Yesterday’s FASD Awareness Day was invigorating for those of us who know someone affected by prenatal exposure to alcohol. It was a strange thrill to see the hashtag #FASDAwarenessDay trending on Twitter. We were not alone. People in diverse countries had a bridge to some of the world’s leading experts via social media where our questions were answered and we were pointed toward cutting edge information. Articles about FASD appeared in local media. Politicians were photographed with leading advocates. Regular people reached out to their friends and colleagues to talk about the issue. It was an inspiring day.
Now it’s the day after. Many, like us, woke up to the daily morning struggle. Our son finds it nearly impossible to sit still in the morning (meaning, he literally spent a half hour going upside down and regularly does flips on our couch and his bed). It is a struggle to get dressed. It’s challenging to get him to eat enough good food to get him through to snack time at school. He can’t keep track of homework or locker keys. His interactions with our dog need to be redirected before the dog loses patience. We shrug off the insults that come when our son gets frenzied.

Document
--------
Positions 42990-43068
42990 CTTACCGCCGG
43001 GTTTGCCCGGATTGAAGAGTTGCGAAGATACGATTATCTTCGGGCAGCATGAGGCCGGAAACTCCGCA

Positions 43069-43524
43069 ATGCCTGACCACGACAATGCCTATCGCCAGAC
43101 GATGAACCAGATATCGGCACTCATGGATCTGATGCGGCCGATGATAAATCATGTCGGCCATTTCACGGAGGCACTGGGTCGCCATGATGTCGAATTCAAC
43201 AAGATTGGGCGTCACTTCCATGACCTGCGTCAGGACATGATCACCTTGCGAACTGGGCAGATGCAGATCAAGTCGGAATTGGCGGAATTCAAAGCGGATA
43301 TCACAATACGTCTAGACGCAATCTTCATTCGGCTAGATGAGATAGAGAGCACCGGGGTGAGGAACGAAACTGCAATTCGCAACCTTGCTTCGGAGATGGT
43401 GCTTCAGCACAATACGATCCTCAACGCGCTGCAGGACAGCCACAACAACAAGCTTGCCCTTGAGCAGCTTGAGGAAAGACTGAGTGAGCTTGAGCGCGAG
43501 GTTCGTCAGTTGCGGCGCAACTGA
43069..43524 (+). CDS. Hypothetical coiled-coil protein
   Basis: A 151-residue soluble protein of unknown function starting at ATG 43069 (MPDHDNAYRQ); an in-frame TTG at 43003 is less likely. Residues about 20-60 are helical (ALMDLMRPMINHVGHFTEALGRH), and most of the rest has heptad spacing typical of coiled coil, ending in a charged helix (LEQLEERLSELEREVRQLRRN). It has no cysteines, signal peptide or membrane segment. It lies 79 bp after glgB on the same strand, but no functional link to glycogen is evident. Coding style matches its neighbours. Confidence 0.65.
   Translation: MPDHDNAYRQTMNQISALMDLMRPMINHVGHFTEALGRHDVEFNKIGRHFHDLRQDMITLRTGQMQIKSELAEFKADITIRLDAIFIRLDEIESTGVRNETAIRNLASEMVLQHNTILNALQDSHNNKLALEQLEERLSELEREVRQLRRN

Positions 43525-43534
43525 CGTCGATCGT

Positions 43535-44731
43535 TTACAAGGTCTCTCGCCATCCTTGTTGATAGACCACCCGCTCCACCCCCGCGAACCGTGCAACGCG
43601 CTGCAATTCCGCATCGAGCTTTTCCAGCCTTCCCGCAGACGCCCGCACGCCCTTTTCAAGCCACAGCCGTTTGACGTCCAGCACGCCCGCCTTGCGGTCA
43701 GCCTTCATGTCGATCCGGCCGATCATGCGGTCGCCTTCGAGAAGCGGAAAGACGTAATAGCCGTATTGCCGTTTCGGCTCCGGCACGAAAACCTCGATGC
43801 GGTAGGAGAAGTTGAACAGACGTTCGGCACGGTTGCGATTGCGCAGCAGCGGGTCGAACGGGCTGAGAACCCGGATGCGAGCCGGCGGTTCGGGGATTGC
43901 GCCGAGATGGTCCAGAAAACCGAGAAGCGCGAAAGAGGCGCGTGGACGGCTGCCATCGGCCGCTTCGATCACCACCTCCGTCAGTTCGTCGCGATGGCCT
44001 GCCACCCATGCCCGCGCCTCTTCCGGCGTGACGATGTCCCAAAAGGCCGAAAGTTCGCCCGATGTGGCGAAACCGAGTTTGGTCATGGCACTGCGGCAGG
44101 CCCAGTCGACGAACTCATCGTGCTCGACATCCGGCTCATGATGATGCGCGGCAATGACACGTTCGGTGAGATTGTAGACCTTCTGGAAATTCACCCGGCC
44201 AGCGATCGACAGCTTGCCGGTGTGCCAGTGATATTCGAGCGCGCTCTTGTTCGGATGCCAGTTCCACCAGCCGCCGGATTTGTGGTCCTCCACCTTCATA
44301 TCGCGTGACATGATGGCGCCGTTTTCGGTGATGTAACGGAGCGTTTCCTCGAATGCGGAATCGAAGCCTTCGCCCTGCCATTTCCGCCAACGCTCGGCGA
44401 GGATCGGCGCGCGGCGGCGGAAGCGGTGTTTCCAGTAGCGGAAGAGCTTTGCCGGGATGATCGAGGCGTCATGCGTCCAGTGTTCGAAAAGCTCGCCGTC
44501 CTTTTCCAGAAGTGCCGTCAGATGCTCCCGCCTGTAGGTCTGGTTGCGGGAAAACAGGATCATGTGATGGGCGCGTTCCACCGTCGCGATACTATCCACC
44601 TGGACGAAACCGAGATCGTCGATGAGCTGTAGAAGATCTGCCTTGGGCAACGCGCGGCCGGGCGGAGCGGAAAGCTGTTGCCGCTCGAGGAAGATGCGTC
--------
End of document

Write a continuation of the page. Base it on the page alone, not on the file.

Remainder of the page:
You may say this sounds like a “normal” household, but all of these things are more extreme, more chaotic, and any one of them can quickly spiral into a full meltdown if we do not handle it correctly. When that happens, he loses his ability to control his frustration, things fly and get broken, he shouts, scratches, screams and flails out. We walk on eggshells before our morning coffee, while we wait for our son’s medication to kick in and for him to find his balance. And he is one of the “lucky” ones, he is not on the far end of the spectrum. Other kids have significantly greater difficulties and are unable to perform even some of these tasks.
Yes, it’s the morning after, and here we are. The epidemic continues. Women continue to be given mixed signals from the medical community about drinking during pregnancy. Kids go undiagnosed. Too few medical professionals screen for FASDs and those that do are woefully underfunded and understaffed. Once they give a diagnosis they know there is little follow on support. Parents struggle, some of whom also were affected when their birth mothers drank. Young adults with FASDs end up with criminal records or addictions because they never had the help they needed. They want to break the cycle, but need support.
It’s a cold morning, this day after. But it can change. Funding is a key to opening the resources needed. Decision-makers need to rally. They can draw upon significant research and best practices available from other countries. In the meantime, every parent with a child affected by an FASD should be pointed toward information on behaviour management techniques, medications (where appropriate), educational settings and resources.
No one should walk this path alone.